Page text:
Supply and Demand

Supply and Demand and Elasticity Paper
Katrice Biggins
University of Phoenix

Supply and Demand and Elasticity
      During severe weather storm necessities such as water, bread, and milk are essential.
      Milk unlike the other two come in different forms fresh, can, and powder. Fresh milk becomes scarce in areas affected by hurricanes and tornadoes due to transportation issues. Roads and highways are shutdown with debris and power outages.
      Price elasticity is affected by supply and demand. Demand is high in areas where children and families are affected by storms. Stores have been found to increase the price of goods during national disasters.   On the other hand stores have also seen a decrease in demand due to price increases.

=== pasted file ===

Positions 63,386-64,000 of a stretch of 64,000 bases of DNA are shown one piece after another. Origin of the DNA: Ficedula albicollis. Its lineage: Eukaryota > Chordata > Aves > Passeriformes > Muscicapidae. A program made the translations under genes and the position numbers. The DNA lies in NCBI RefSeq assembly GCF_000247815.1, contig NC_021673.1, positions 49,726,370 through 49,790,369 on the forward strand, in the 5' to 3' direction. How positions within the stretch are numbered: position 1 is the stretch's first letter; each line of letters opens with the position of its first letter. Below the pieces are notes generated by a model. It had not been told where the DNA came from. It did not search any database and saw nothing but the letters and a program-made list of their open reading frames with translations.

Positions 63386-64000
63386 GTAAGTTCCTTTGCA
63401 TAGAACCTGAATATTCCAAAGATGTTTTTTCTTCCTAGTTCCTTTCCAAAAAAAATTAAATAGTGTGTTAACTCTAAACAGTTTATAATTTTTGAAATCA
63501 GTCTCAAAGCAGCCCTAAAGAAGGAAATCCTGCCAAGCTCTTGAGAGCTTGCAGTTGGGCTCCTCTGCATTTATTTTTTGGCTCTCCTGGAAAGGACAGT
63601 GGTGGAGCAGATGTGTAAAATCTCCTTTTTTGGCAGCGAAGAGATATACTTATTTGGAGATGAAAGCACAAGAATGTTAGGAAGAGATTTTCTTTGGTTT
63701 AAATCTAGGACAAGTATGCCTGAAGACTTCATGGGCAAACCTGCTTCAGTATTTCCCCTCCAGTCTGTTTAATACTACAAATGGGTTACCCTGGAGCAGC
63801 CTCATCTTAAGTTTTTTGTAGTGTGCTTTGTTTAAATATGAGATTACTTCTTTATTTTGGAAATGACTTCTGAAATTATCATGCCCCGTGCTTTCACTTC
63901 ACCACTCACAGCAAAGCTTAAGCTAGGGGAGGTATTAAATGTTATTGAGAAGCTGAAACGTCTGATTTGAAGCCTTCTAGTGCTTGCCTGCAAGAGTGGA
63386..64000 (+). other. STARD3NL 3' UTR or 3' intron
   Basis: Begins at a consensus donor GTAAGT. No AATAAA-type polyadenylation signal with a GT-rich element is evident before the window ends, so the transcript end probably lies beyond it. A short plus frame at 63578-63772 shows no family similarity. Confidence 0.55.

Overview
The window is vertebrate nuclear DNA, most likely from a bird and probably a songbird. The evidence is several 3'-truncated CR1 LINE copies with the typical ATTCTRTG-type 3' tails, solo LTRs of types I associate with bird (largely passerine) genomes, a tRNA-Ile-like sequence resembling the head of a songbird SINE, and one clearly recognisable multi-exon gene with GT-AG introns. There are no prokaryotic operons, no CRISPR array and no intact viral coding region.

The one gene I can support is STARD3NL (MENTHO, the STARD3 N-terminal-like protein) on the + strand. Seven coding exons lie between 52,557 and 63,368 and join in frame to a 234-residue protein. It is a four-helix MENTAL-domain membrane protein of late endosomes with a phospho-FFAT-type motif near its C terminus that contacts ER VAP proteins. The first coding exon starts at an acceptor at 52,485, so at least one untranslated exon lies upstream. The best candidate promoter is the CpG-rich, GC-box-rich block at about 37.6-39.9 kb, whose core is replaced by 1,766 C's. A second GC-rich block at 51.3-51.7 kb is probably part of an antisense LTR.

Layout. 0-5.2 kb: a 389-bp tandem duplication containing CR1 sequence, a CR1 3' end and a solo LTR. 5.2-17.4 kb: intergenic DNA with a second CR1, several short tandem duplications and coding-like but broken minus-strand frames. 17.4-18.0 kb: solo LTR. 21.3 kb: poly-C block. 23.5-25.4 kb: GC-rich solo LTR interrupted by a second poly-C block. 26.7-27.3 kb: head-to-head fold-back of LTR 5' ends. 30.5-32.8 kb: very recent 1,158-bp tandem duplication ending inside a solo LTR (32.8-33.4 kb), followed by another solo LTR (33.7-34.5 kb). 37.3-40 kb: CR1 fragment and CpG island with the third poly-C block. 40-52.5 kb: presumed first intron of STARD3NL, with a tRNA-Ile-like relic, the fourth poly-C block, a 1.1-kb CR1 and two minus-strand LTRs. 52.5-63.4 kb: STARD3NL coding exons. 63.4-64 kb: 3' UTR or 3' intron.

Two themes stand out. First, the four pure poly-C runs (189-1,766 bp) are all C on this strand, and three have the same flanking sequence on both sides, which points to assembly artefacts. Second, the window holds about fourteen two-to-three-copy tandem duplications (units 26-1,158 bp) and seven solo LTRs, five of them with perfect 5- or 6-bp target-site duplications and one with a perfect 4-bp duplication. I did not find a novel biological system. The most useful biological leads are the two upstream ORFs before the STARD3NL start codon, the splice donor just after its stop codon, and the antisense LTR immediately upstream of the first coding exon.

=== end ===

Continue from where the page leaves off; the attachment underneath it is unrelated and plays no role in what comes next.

Families are more inclined to purchase powder and can milk during these types of disasters. Fresh milk will not last during power outages, such as can milk. Due to cost which is an average of .79 per 10oz can. The less supply available causes a change in the price of the goods or price elasticity. By comparing markets using elasticities it does not matter how we measure the price or the quantity in the two markets. Elasticities allow economists to quantify the differences among markets without standardizing the units of measure. When an elasticity is small (between zero and one in absolute value), we call the relation that it describes inelastic. According to Abowd (1999), Economists want to compare apples and oranges all the time.

Reference Page Citation
Abowd, J. (1999). The Concept of Elasticity.
      Retrieved September 30, 2009, from